Showing posts from January, 2017

Justin Trudeau uses divide and conquer tactic on health care funding

Just before Xmas last December the Liberal government offered the provinces a little more than half of what the previous right-wing Harper government had been paying Canadian provinces.

As mentioned in a previous Digital Journalarticle, the offer ran for just one day. There was no discussion of alternatives such as the 5.2 percent increase put forth by the premier of Prince Edward Island. Finance Minister Morneau's offer was 3.5 percent over five years. The Conservatives had been paying six percent. The rate will go back to three percent in April unless there is an agreement. The provinces were angry that the Liberal government came with a take-it-or-leave it attitude. They had hoped that there would be discussion and a negotiated agreement. The tactic shows the Liberal government is not willing to negotiate with the provinces but will try to impose policy on them, a policy far less liberal in its funding then that the right-wing Conservatives had been following. Ever since the me…

Canada's ethics commissioner to investigate Trudeau family vacation on private Bermuda island.

Mary Dawson, Canada's ethics commissioner said that she was satisfied that a letter to her by Conservative ethics critic Blain Calkins brought up issues regarding a Trudeau family vacation that met the requirement for an investigation.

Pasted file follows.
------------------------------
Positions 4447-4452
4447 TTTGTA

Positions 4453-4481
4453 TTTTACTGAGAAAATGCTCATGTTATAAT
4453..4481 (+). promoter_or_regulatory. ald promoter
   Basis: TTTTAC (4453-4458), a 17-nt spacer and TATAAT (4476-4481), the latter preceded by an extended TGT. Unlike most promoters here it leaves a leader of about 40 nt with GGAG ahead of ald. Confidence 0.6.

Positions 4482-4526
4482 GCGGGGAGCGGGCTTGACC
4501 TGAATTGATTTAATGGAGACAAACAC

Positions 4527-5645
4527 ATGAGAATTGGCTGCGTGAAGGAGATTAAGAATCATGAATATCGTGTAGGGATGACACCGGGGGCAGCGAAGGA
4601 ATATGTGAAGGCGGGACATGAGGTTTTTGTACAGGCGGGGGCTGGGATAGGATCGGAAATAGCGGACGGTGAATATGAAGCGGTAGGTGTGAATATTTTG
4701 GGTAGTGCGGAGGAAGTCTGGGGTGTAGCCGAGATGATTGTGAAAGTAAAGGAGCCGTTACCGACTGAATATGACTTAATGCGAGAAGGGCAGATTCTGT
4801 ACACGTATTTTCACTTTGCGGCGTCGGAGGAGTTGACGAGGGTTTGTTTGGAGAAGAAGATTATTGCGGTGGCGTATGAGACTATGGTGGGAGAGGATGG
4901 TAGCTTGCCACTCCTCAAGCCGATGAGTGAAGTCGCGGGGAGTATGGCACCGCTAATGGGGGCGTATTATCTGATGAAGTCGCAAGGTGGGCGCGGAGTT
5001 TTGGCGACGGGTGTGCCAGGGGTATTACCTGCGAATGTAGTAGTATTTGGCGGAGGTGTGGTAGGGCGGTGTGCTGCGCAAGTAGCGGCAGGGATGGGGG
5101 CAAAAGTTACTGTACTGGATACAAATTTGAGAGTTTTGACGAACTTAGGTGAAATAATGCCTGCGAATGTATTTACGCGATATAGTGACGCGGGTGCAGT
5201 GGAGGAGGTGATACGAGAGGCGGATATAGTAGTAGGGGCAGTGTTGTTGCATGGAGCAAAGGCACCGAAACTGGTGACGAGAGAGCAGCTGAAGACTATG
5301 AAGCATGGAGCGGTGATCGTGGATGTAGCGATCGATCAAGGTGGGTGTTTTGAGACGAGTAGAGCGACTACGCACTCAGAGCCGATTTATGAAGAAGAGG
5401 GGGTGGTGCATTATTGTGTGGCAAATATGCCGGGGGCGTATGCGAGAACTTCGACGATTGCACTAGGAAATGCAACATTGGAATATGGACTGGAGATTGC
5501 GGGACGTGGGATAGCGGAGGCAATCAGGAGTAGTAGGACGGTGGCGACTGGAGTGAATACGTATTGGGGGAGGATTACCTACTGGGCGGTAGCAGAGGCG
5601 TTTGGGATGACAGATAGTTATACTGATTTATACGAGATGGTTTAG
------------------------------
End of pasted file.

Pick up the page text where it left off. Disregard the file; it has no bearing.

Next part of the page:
The Trudeau familytook a vacation to the private island home of the rich philanthropist and spiritual leader Aga Khan in Bermuda: Aga Khan is also transliterated as Aqa Khan and Agha Khan;[1] born 13 December 1936) is the 49th and current Imam of Nizari Ismailism, a denomination of Isma'ilism within Shia Islam consisting of an estimated 25 million adherents (about 20% of the world's Shia Muslim population).[2][3][4][5] The Aga Khan is a British[6] business magnate,[2][7][8][9] racehorse owner and breeder.[7][10]His worth is estimated at around $800 million USD. Aga Khan was the first faith leader to address a session of the Canadian parliament on the 27th of February 2014. He has received honorary degrees from several Canadian universities. T…

Chrystia Freeland new Canadian International Trade Minister banned from Russia

In a surprise move, Justin Trudeau, Canadian Prime Minister, replaced prominent Liberal Stephan Dion by Chrystia Freeland who had been serving as international trade minister.
Freeland is banned from Russia as part of Russian counter-sanctions. In 2014 after the referendum and Crimea's joining Russia, the Harper Conservative Government imposed sanctions on some Russian officials. Russia responded by sanctioning 13 Canadians. Freeland responded in a tweet in March 2014: "Love Russ lang/culture, loved my yrs in Moscow; but it's an honour to be on Putin's sanction list, esp in company of friends Cotler & Grod." Freeland is a proponent of personal asset seizures and travel bans a part of an economic sanctions program against Russia. She visited Ukraine on behalf of the Liberal Party. She met with MP Petro Poroshenko who was subsequently elected president of the Ukraine. She owns an apartment with her sister in Kiev overlooking Maidan square. Freeland is known for…

Liberals break promise to plug tax loophole for the rich

The loophole involves executives taking remuneration in stock options rather than cash. If the price of the stock is lower than the market the difference is taken as remuneration. An executive can claim a 50 percent tax deduction. when selling the stock.